Code Generation vs. Code Synthesis
In one of the latest DNR-Interviews Venkat Subramanium makes an interesting statement:
I think code-generation is so 20th century! What you want is code-synthesis.
With code-synthesis a method is actually generated in memory on the fly, it is never created on the disk for you to mess with.
With code generation, the minute you generate the code, its like an itch in the back. You want to modify it, you want to scratch it a little bit and then it turns into a sore after a while.
-Venkat Subramanium, DNR 277 [36min 30s]
I think the distinction between code-generation and code-synthesis is very fluent. The C# compiler is basically just a code-generator (it generates IL-code). ASP.Net is also a code generator that generates IL from ASPX-pages (and code-behind).
In the case of ASP.Net I personally would also talk about code-synthesis, because the generation process is almost completely hidden from the developer and also happens (almost) at run-time and not at compile-time.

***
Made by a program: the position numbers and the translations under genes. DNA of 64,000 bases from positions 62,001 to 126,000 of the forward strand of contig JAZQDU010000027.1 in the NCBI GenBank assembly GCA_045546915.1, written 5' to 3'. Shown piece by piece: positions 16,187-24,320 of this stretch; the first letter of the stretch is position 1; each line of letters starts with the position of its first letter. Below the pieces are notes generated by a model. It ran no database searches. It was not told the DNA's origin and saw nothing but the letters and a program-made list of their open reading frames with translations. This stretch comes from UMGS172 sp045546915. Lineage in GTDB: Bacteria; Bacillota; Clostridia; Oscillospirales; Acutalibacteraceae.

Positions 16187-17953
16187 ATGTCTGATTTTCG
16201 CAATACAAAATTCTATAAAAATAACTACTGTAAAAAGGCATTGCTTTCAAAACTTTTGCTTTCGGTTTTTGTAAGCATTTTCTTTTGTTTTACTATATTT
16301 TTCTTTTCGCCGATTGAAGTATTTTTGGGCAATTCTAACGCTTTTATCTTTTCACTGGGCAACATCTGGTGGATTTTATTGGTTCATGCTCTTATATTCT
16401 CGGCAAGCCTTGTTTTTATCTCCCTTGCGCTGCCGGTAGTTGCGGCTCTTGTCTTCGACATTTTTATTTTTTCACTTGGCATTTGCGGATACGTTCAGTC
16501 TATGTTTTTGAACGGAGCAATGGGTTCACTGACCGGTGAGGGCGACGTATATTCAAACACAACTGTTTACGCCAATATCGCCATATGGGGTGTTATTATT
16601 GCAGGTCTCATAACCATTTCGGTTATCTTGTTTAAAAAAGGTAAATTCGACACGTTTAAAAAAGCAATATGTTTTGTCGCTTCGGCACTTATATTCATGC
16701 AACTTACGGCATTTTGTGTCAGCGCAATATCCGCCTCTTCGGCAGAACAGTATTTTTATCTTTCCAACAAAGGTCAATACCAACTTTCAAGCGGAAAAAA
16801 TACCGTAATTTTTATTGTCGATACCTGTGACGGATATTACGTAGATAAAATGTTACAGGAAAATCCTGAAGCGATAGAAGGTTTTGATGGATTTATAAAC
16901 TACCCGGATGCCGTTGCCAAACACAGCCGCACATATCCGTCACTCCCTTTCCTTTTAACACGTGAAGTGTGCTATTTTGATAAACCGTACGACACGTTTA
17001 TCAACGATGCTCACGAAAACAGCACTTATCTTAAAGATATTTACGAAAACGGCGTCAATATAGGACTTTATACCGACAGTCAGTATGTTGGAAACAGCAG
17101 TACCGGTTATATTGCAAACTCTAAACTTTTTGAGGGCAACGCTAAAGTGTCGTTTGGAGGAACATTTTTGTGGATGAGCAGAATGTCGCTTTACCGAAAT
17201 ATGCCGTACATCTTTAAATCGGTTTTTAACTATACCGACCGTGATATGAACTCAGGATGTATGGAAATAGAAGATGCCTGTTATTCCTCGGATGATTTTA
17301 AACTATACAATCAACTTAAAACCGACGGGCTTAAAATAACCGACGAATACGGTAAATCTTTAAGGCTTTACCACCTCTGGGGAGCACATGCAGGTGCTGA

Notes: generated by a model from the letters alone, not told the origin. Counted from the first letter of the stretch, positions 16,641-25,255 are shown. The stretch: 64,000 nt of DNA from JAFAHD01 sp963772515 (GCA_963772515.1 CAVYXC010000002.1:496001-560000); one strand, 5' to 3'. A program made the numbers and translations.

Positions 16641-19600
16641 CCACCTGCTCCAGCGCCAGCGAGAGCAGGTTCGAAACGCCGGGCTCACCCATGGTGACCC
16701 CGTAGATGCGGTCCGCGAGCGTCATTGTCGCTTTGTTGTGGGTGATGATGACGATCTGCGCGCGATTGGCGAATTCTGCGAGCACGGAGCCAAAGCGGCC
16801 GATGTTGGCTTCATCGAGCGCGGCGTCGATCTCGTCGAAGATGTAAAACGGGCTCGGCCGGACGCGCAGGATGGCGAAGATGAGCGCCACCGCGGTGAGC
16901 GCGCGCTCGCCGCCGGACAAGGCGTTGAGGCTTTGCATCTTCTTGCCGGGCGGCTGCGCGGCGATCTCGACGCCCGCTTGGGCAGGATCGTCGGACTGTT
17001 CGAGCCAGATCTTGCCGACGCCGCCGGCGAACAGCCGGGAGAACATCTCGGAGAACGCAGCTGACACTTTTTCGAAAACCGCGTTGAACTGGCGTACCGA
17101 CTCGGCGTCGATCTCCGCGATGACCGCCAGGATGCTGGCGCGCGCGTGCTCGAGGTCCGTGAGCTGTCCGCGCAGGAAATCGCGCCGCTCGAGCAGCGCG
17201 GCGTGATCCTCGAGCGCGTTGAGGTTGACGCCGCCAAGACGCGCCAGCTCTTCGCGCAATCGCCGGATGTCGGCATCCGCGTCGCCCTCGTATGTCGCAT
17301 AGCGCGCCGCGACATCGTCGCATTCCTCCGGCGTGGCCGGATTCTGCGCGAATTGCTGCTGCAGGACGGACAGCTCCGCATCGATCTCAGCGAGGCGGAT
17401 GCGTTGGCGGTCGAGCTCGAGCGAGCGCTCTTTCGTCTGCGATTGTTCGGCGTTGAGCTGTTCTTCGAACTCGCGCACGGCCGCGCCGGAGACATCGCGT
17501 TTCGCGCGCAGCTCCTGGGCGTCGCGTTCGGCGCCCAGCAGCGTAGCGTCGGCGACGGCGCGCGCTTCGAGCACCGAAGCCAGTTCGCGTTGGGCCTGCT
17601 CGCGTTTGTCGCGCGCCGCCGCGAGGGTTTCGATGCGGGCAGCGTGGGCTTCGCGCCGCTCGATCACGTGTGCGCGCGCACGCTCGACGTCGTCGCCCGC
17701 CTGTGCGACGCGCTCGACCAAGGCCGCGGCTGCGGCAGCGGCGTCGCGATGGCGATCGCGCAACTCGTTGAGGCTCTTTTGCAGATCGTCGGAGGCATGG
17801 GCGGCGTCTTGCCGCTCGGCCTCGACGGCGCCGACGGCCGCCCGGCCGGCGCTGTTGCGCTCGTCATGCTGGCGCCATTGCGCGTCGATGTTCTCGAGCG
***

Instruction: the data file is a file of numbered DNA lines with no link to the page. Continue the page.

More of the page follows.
Traditional static languages lend themselves to code-generation. Code-synthesis on the fly is a rather complicated endeavor (who does really understand how ASP.Net works under the hood?).
Modern dynamic languages like Ruby or Groovy are much better qualified for code-synthesis. Since they are interpreted, there is a much more powerful runtime to begin with. Furthermore they offer powerful metaprogramming capabilities. This makes dynamic runtime-behavior much more feasible, which in turn is the base for creating DSLs or code-synthesis.
Just to exemplify the consequences of the differences between code-generation and code-synthesis:
Look at the following ActiveRecord model:
class Firm < ActiveRecord::Base has_many :clients has_one :account belongs_to :conglomorate end
And now think about all the lines code that get generated, if you want to realize the same model with a strongly typed DataSet...